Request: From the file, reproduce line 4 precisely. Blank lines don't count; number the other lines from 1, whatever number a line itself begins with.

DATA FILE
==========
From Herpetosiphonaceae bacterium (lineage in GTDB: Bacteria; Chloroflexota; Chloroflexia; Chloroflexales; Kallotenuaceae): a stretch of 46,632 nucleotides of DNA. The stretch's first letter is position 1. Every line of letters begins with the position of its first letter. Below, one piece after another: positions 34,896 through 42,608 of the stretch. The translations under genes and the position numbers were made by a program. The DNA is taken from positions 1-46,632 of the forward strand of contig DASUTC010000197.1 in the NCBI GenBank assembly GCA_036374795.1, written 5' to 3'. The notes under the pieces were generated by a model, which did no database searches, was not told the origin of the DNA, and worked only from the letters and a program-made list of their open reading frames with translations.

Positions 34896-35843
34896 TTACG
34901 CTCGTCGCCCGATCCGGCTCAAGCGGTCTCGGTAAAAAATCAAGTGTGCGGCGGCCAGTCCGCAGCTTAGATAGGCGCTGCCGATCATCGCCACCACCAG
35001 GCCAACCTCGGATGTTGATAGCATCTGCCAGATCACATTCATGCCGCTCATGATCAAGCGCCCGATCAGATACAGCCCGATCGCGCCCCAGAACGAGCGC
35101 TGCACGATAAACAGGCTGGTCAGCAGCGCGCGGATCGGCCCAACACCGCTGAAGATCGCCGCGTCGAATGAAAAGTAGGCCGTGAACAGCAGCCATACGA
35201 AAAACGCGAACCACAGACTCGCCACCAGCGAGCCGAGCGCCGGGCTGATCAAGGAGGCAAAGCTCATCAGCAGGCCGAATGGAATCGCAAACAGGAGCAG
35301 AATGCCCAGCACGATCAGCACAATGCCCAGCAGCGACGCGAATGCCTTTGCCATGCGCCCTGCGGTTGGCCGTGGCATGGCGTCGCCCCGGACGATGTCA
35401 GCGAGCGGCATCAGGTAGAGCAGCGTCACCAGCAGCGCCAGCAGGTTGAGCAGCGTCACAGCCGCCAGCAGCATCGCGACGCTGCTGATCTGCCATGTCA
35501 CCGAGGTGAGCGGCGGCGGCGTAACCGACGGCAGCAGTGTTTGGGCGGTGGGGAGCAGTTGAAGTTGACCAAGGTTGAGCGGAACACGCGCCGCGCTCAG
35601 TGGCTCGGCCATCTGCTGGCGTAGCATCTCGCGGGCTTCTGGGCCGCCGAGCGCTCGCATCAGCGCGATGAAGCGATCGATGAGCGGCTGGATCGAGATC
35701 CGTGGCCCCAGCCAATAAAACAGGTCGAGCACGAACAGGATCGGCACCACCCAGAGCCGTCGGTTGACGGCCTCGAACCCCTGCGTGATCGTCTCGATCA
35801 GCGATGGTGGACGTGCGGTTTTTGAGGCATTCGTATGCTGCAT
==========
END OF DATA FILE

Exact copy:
34901 CTCGTCGCCCGATCCGGCTCAAGCGGTCTCGGTAAAAAATCAAGTGTGCGGCGGCCAGTCCGCAGCTTAGATAGGCGCTGCCGATCATCGCCACCACCAG